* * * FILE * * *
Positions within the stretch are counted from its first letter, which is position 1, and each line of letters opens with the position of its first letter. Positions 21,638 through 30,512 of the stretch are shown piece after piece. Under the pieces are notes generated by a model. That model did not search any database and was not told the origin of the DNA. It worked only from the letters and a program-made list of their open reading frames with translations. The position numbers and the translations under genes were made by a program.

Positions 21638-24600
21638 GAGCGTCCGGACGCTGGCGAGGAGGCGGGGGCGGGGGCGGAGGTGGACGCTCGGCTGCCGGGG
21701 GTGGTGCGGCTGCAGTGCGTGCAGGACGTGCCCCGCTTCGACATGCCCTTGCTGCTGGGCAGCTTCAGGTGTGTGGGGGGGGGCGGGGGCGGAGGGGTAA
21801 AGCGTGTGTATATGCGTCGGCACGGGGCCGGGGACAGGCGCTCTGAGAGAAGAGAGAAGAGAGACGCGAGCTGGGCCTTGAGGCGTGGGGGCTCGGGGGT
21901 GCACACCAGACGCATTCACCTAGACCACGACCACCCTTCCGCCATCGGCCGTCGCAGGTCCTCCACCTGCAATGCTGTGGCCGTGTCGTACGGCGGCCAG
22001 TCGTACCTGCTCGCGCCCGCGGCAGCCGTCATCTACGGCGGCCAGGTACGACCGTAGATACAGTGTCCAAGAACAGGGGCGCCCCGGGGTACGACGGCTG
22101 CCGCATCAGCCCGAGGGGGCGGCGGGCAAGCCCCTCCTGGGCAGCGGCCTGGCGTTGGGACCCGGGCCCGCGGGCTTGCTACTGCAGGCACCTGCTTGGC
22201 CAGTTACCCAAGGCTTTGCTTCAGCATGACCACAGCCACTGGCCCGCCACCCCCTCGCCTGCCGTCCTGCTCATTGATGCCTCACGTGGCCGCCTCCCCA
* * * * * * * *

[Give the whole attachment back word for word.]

Positions within the stretch are counted from its first letter, which is position 1, and each line of letters opens with the position of its first letter. Positions 21,638 through 30,512 of the stretch are shown piece after piece. Under the pieces are notes generated by a model. That model did not search any database and was not told the origin of the DNA. It worked only from the letters and a program-made list of their open reading frames with translations. The position numbers and the translations under genes were made by a program.

Positions 21638-24600
21638 GAGCGTCCGGACGCTGGCGAGGAGGCGGGGGCGGGGGCGGAGGTGGACGCTCGGCTGCCGGGG
21701 GTGGTGCGGCTGCAGTGCGTGCAGGACGTGCCCCGCTTCGACATGCCCTTGCTGCTGGGCAGCTTCAGGTGTGTGGGGGGGGGCGGGGGCGGAGGGGTAA
21801 AGCGTGTGTATATGCGTCGGCACGGGGCCGGGGACAGGCGCTCTGAGAGAAGAGAGAAGAGAGACGCGAGCTGGGCCTTGAGGCGTGGGGGCTCGGGGGT
21901 GCACACCAGACGCATTCACCTAGACCACGACCACCCTTCCGCCATCGGCCGTCGCAGGTCCTCCACCTGCAATGCTGTGGCCGTGTCGTACGGCGGCCAG
22001 TCGTACCTGCTCGCGCCCGCGGCAGCCGTCATCTACGGCGGCCAGGTACGACCGTAGATACAGTGTCCAAGAACAGGGGCGCCCCGGGGTACGACGGCTG
22101 CCGCATCAGCCCGAGGGGGCGGCGGGCAAGCCCCTCCTGGGCAGCGGCCTGGCGTTGGGACCCGGGCCCGCGGGCTTGCTACTGCAGGCACCTGCTTGGC
22201 CAGTTACCCAAGGCTTTGCTTCAGCATGACCACAGCCACTGGCCCGCCACCCCCTCGCCTGCCGTCCTGCTCATTGATGCCTCACGTGGCCGCCTCCCCA